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"This extremely lucid and well-written book provides clear and profoundly useful evidence for the role of faith, hope, and love in the effective treatment of a major neuropsychiatric affliction, obsessive-compulsive disorder. With extraordinary skill, Ian Osborn teaches us how God's grace, Christ's sacrifice, and the work of Holy Spirit hold the key to overcoming this serious but potentially uplifting medical condition."—Jeffrey M. Schwartz, MD, research psychiatrist, UCLA, and author of Brain Lock: Free Yourself...
"This extremely lucid and well-written book provides clear and profoundly useful evidence for the role of faith, hope, and love in the effective treatment of a major neuropsychiatric affliction, obsessive-compulsive disorder. With extraordinary skill, Ian Osborn teaches us how God's grace, Christ's sacrifice, and the work of Holy Spirit hold the key to overcoming this serious but potentially uplifting medical condition."—Jeffrey M. Schwartz, MD, research psychiatrist, UCLA, and author of Brain Lock: Free Yourself from Obsessive-Compulsive Behavior
"This important new book by OCD expert Dr. Ian Osborn provides much-needed information, historical perspective, and hope for Christians suffering the terrible burden of blasphemous obsessions or religious scrupulosity, as well as for the mental health professionals who treat them."—Lee Baer, PhD, clinical professor of psychology, Harvard Medical School
"Cognitive-behavioral therapy and medication helped in my struggle against OCD, but as I look back I can see that releasing the OCD part of my life to God is what has given me the most relief. Luther, Bunyan, and Thérèse discovered this centuries ago, and Dr. Osborn has very clearly put into words their spiritual solutions. When I'm tempted to wrest control of OCD away from God, I will turn again and again to Dr. Osborn's book and the examples of these Christian heroes."—Cherry Pedrick, RN, coauthor of The OCD Workbook and Loving Someone with OCD
"It is a rare pleasure to read a book by a Christian psychiatrist that not only reveals an in-depth understanding of both the pharmacology and psychology of a mental disorder, but also describes how a sufferer's Christian faith may be enlisted as an ally in the course of treatment. Dr. Osborn's book does all that—and more. If you're like me, reading these stories, and the stories of Dr. Osborn and his patients, will stimulate not only new ideas about treating OCD but also a search for a simpler, deeper faith."—Michael R. Lowry, MD, clinical associate professor and associate chair, department of psychiatry medical director, University Neuropsychiatric Institute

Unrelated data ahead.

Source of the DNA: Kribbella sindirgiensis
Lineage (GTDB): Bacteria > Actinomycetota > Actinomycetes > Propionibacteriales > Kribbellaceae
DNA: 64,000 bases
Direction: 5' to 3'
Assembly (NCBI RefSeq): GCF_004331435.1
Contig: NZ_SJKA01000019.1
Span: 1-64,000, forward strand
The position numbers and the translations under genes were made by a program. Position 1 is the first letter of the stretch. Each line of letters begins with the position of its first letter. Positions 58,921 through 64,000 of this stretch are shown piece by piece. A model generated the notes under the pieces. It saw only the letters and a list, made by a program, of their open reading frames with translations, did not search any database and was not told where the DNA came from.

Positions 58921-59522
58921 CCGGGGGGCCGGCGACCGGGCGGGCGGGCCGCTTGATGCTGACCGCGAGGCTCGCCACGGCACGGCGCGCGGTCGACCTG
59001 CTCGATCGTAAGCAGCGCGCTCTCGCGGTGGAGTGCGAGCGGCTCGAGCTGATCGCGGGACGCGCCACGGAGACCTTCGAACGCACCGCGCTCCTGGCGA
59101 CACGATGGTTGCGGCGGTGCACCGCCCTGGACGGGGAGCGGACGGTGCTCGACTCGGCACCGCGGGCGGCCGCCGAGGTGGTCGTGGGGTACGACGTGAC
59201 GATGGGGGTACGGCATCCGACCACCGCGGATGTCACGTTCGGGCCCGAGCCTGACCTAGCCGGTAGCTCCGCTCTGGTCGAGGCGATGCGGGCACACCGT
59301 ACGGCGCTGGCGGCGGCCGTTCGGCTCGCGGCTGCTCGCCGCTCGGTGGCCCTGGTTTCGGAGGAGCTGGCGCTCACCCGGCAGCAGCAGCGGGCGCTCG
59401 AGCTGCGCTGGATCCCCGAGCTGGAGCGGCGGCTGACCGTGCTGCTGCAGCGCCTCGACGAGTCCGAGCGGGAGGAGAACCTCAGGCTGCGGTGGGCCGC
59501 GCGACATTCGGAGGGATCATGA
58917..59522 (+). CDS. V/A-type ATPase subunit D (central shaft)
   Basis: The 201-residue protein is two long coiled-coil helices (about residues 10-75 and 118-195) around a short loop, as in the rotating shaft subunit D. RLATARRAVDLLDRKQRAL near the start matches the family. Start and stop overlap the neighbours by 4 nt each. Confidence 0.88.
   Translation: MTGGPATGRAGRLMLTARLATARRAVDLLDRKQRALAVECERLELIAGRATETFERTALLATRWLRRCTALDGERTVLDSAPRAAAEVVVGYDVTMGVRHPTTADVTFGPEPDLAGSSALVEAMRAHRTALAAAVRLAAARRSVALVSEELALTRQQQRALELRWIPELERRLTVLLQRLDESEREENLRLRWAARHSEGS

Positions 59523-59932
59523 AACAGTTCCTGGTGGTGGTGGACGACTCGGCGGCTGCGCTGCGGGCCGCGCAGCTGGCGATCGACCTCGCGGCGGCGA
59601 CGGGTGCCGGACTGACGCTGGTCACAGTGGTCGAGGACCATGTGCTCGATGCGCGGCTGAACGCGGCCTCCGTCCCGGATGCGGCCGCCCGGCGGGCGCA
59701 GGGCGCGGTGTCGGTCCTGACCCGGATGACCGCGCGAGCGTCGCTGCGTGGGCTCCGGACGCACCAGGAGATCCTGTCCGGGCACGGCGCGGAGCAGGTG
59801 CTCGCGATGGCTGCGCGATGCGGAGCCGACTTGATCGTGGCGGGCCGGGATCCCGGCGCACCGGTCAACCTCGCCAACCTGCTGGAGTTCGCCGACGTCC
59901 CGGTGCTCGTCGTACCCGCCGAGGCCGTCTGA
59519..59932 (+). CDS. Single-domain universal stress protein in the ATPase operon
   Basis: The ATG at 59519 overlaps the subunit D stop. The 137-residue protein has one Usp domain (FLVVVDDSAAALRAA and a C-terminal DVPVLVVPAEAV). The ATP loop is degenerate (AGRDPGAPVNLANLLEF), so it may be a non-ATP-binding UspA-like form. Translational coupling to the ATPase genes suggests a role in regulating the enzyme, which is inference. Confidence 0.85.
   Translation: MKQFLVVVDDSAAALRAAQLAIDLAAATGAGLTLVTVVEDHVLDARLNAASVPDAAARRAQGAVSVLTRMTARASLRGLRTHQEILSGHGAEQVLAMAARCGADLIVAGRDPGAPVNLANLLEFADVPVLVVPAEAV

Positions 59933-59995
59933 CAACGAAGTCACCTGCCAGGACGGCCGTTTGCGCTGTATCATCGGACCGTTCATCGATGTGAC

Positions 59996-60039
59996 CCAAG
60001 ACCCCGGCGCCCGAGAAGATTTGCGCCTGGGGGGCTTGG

Prologue: My Search
2. Renaissance Anxieties
3. Martin Luther: A Monk Crucified by His Thoughts
4. John Bunyan: The Pilgrim's Fears of Hellfire
5. Saint Thérèse: The Obsessions of the Little Flower
6. What Causes Obsessive-Compulsive Disorder?
7. Treating Obsessive-Compulsive Disorder
8. Transferring Responsibility to God: The Cure of Luther, Bunyan, and Thérèse
9. A Therapy of Trust: Practical Use
Epilogue: How Obsessive-Compulsive Disorder Saved Christianity
A. DSM-IV Diagnostic Criteria for Obsessive-Compulsive Disorder
B. The Yale-Brown Obsessive Compulsive Scale
Posted December 13, 2011
This is by far one of the best books I've read on OCD--and I've read many. I like how the author introduces the subject and goes into enough of the science throughout the book so you know it's well-researched, but he spends the majority of time on looking at the lives of 3 historical Christians--leaders of the faith--who suffered doubts, obsessions, and compulsions. I think the Trust Therapy the author offers is wonderful and would be a useful adjunct to professional CBT and/or medication.Was this review helpful? Yes NoThank you for your feedback. Report this reviewThank you, this review has been flagged.
Posted September 25, 2009
I've had ocd all my life. I've read Ian Osborn's other book (Tormenting Thoughts-the Hidden Epidemic of OCD) and feel somewhat of a kinship to the author as he responded to one of my post's on an OCD site, and is a person of faith.
I do greatly recommend the book, "Can Christianity cure OCD" by Ian Osborn. It was very interesting and I loved the historical aspect.
I read "Grace Abounding" by John Bunyan (A book mentioned by the author) 25 years ago when the Lord pointed it out to me thru a foot note in the publication by William James, "Varities of Religious Experiences." So John Bunyan has been my 25 year companion in this OCD nightmare even though he lived in the 1600's. I understand, at least, how John Bunyon and Luther over came their fear of damnation by trusting in the Lord's sacrifice at Calvary. If the Lord paid for all their sins at Calvary, the fear of damnation would be gone. In Hebrews 10 it states this truth. The one confusing thing was that the author (Osborn) didn't mention the Cross. He mentions God many times and Jesus once with reference to John Bunyon, but not the Cross. I highly recommend this book. I believe the Lord is the only way of deliverance from OCD. I have only looked to the Lord.